Coin of Azes I.
Obv: Azes I in military dress, on a horse, with couched spear. Greek legend: BASILEOS BASILEON MEGALOU AZOU "of the Great King of Kings Azes". British Museum.
|Reign||c. 48–46 – 25 BCE|
Although Maues and his successors had conquered the areas of Gandhara, as well as the area of Mathura from 85 BCE, they were unsuccessful against the Indo-Greek kings remaining behind the Jhelum River in eastern Punjab.
The Azes Era
Azes's most lasting legacy was the foundation of the Azes era. It was widely believed that the era was begun by Azes's successors by simply continuing the counting of his regnal years. However, Prof. Harry Falk has recently presented an inscription at several conferences which dates to Azes's reign, and suggests that the era may have been begun by Azes himself. It is now corroborated that the Azes era started in fact in 58/57 BCE. Both dates give not only against Falk who arbitrarily interpreted the exact dates of the inscription presented by him as well as the date of one other well-known since long time ago. Both dates inform us not only about year and day (tithi of the bright or dark half) of a month, but also in which nakṣatra or asterism the moon was at that very moment. The first one is a donor inscription of a certain Ramaka from a village named Kudi in the Gandhāra area, dated 3rd Aśvayuj 74 of the Azēs era, nakṣatra Aśvayuj (Fussman1980, 5-16).This date can only be verified by using the conventional starting year 57 BCE. As the given nakṣatra Aśvayuj ("Aśvinī") covers 0°0’ to 13°20’ on theecliptic, this corresponds with the calculated 4°49’ on 28 August 17 AD, interpreting the 3rd Aśvayuj as the 3rd tithi of the dark half of that month according to the pūrṇimānta system. However, Falk (2010, 24) has some doubt about the interpretation of the reading of the nakṣatra – in the original aśpaü- which he interpreted as Bhādrapadā, a reading which is to my opinion very difficult to explain because there is no nakṣatra with the pure name Bhādrapadā, but only the nakṣatras Pūrva- (earlier) and Uttara- (later) Bhādrapadā. His argumentsagainst the presented calculation („If this identification [the reading „Aśvayuj"] were correct, the full moon would be in the nakṣatra āśvina at the beginning of the month and the progressing moon would three days later still occupy the same nakṣatra. Somehow, this unlikely.") does not stand a proof. In fact, on the full-moon day of the month Āśvina, e.g. on 25 August 17 AD, the moon was in the nakṣatra Pūrvabhādrapadā. Even if we follow his new interpretation, calculating the date by using his starting year 47/46 BC , the result would be 9 August 27 AD according to the pūrṇimānta system, but the moon was at that time in the nakṣatra Revatī. Even in a current year which corresponds to 18 August 26 AD, the nakṣatra again is Revatī. In his article Falk presented another date of the Azēs era bearing a nakṣatra (2010,17-19): „Year121 of the Azēs era, on the 13th day of the month Gorpiaios, in the Nakṣatra Uttaraproṣṭhapadā.".His comment and interpretation to this date unmask his lack of understanding, as a full coincidence with all given informations is required: „This corresponds to a day in the latter half of August, AD 74. Most welcome is the precise definition of the nakṣatra, given as uttaraproṣṭhapada. This constellation is adjoining pisces. In AD 74, the full moon was on 25 August, standing precisely in pisces. If day 13 finds the moon close to the place where the full moon takes place, then the month must have started with the new moon."Both statements are true, the latter one showing that here the āmānta system was used what is necessary in order that the moon is standing or at least is coming "close" to the given nakṣatra, but this is true for every year.On this full-moon day the moon was in the Nakṣatra Pūrvaproṣṭhapadā (320°00ʼ-333°20ʼ). Therefore, the 13th Gorpiaios corresponds to 23 August 74 AD., but on this day the moon was in the Nakṣatra Dhaniṣṭhā (293°20ʼ-306°40ʼ) which is indeed close to Uttaraproṣṭhapadā (333°20ʼ-346°40ʼ), but we are looking for a date, at which the moon was precisely in the given moon-house and not close to it. Taking again into consideration that the year 57 BCE was the starting point of the Azēs era, we have the two possibilities of an elapsed and a current year. The calculation for an elapsed year has as result 12 September 64 AD, but the moon was on this day in the Nakṣatra Pūrvaproṣṭhapadā (ca.328°07ʼ), which is very much closer to the required moon-house than the date of Falk, but nevertheless also wrong. Only the calculation for a current year is satisfying: Its result is 24 September 63 AD, when the moon was really in Uttaraproṣṭhapadā (ca. 339°50ʼ). I think, it is not necessary to go into further detail (Golzio 2012, 211-212). So it is clear that the Azēs era is the same as the later era known as the Malwa or Vikrama era.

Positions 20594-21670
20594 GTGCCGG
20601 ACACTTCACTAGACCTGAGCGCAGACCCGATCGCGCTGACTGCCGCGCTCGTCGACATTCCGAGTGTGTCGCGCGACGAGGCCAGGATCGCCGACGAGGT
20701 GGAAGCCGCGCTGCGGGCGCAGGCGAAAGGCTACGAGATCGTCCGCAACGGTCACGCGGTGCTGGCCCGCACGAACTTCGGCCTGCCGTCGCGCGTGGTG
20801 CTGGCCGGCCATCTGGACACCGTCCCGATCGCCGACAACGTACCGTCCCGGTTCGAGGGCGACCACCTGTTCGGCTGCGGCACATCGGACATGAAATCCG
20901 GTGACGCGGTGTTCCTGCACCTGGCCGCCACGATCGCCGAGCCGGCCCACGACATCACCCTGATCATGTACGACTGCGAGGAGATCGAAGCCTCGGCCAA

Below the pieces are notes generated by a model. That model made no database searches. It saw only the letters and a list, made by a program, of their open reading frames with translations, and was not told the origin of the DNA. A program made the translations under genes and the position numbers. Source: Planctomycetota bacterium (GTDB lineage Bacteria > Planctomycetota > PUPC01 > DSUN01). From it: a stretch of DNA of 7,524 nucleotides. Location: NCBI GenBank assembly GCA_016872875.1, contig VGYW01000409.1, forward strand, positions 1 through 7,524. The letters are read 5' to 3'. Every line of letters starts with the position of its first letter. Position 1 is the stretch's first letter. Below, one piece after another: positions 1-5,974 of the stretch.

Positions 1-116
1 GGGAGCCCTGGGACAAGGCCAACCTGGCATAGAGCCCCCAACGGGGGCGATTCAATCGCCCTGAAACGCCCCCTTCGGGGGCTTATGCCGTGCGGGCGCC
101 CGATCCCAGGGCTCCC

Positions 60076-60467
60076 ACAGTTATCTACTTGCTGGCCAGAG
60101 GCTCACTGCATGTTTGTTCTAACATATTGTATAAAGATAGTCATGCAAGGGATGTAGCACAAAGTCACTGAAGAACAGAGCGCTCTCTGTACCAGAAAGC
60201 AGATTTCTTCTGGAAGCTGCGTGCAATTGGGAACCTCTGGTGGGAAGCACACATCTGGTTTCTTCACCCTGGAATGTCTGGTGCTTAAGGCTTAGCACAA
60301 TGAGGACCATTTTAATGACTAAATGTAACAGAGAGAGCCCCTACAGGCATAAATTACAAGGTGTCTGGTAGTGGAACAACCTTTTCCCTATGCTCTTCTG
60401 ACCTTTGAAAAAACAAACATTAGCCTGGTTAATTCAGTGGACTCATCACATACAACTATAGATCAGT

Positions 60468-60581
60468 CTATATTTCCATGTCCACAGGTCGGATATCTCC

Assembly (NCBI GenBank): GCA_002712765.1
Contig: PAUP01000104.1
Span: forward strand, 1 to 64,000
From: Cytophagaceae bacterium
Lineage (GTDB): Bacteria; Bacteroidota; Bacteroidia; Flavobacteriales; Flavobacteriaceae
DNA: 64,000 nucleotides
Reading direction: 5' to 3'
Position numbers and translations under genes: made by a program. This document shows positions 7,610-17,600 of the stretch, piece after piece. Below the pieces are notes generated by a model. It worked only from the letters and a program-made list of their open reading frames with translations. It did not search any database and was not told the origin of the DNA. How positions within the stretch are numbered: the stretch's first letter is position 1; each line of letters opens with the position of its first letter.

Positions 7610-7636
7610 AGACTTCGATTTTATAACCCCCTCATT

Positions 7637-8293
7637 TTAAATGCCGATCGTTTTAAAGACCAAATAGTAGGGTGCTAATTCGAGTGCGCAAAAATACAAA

(In Arachosia and Gandhara)
(In the western Punjab)
- Falk and Bennett (2009), pp. 197-215.
- For discussions refer to Bracey, R. (2005) 'The Azes Era' (http://www.kushan.org/essays/chronology/azesvikrama.htm), Cribb, J (2005) 'The Greek Kingdom of Bactria, its coinage and collapse' in Afghanistan, Ancien Carrefour entre l'est et l'ouest (ed. Bopearachichi O & Boussac, M-F), Turnhout: 207-225, Falk, H. & C. J. Bennett 'Macedonian Intercalary Months and the Era of Azes' Acta Orientalia 70 (2009) 197-216
- Harry Falk and Chris Bennett (2009). "Macedonian Intercalary Months and the Era of Azes." Acta Orientalia 70, pp. 197-215.
- Harry Falk (2010). „Signature Phrases, Azes dates, Nakṣatras and Some New Reliquary Inscriptions from Gandhara"; in: 創価大学国際仏教学高等研究所 年報 [Sōka Daigaku kokusai bukkyōgaku kōtō kenkyūsho nenpō].Annual Report of the International Research Institute for Advanced Buddhology at Soka University for the Academic Year 2009, Vol. XIII (2010), 15-33.Fussman1980
- Gérard Fussman (1980). „Nouvelles inscriptions śaka: ère d’Eucratide, ère d’Azes, ère Vikrama, ère de Kaniṣka", BEFEO LXVII, 1-43.
- Karl-Heinz Golzio (2012), "The Calendar Systems of Ancient India and Their spread to Southeast Asia." Figurations of Time in Asia, ed. by Dietrich Boschung and Corinna Wessels-Mevissen, München: Wilhelm Fink
- "The Shape of Ancient Thought. Comparative studies in Greek and Indian Philosophies" by Thomas McEvilley (Allworth Press and the School of Visual Arts, 2002) ISBN 1-58115-203-5
- "The Greeks in Bactria and India", W.W. Tarn, Cambridge University Press.